Waukee man sues over city mask mandate, claiming it stops him from traveling freely
A Waukee man is suing the mayor and police chief over a mask mandate scheduled to go into effect Friday.
In a lawsuit filed Wednesday, Lynn M. Hakenson sued the city of Waukee, Mayor Courtney Clarke and Police Chief John Quinn, and is asking a judge to determine whether the mandate can be legally enforced.
The suit alleges that the mandate "inhibits and injures the ability of Hakenson to freely travel through the city limits of Waukee for personal, business, civic, and religious purposes."
Clarke signed a proclamation on Monday creating the new rule, with some exemptions, citing recent recommendations by the White House to require face coverings and close bars.
The Waukee Police Department plans to enforce the proclamation by approaching anyone not wearing a mask where it is required, informing them of the rule and giving them a free mask, the city's website says. Those who don't qualify for certain exemptions and do not comply could get a $15 fine, which will increase to $20 after 30 days of non-payment.
Exemptions include those younger than 2, with trouble breathing or using oxygen therapy, with a note from a legal or health professional, driving alone or with family members, eating and drinking at a restaurant or bar and with religious beliefs that would be violated by wearing a mask, among others.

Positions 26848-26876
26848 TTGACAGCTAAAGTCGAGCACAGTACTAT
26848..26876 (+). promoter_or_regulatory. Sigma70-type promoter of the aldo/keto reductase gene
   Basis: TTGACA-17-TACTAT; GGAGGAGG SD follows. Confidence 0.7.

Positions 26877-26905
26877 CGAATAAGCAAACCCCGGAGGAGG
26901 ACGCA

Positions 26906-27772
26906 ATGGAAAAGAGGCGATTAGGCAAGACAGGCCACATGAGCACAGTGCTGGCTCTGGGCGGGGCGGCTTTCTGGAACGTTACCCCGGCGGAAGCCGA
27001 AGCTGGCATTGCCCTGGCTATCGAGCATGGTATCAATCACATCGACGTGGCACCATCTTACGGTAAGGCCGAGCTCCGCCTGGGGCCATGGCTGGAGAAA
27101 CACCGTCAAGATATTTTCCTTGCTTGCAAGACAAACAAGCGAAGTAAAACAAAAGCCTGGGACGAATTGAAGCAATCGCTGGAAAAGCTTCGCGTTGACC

Like in Des Moines, public safety officials won't be required, but are recommended, to wear masks when possible.
Reynolds, backed by Attorney General Tom Miller, has said cities and counties lack the authority to enact their own mask mandates that go beyond the provisions she has included in her own coronavirus emergency proclamation.
The Waukee lawsuit says that Hakenson is in good health and can decide for himself when and where to wear a mask based on his own risk assessment.
"He does not want to be stopped and questioned by law enforcement officers if he travels without a mask in the city limits of Waukee," it says. "The requirements and exceptions of the proclamation are essentially impossible for a law enforcement officer to enforce in a way which is not arbitrary and capricious. This deters Hakenson from being able to freely travel in the city limits of Waukee."
Alan Ostergren, Hakenson's attorney, noted that while many Iowa cities have proclamations that require masks in public areas, most are not being enforced. In Des Moines, Mayor Frank Cownie says violators of his proclamation will not be fined.
"Legally, if there's no penalty provided in the ordinance, it would be difficult to challenge in court," Ostergren told the Register. "But when there is a penalty, then we have a means to go to court and ask a judge to find that this proclamation is not enforceable."
Ostergren also said Hakenson supports the police but thinks the mandate is a "no-win situation."
"I think it puts the police in a very difficult situation because they're being asked to enforce something which is so vague," he said. "It puts them in a no-win situation. It's not good for anyone."
Waukee Mayor Courtney Clarke and Police Chief John Quinn both said they could not comment on pending litigation.
Shelby Fleig covers Des Moines city government for the Register. Reach her at email@example.com or 515-214-8933.
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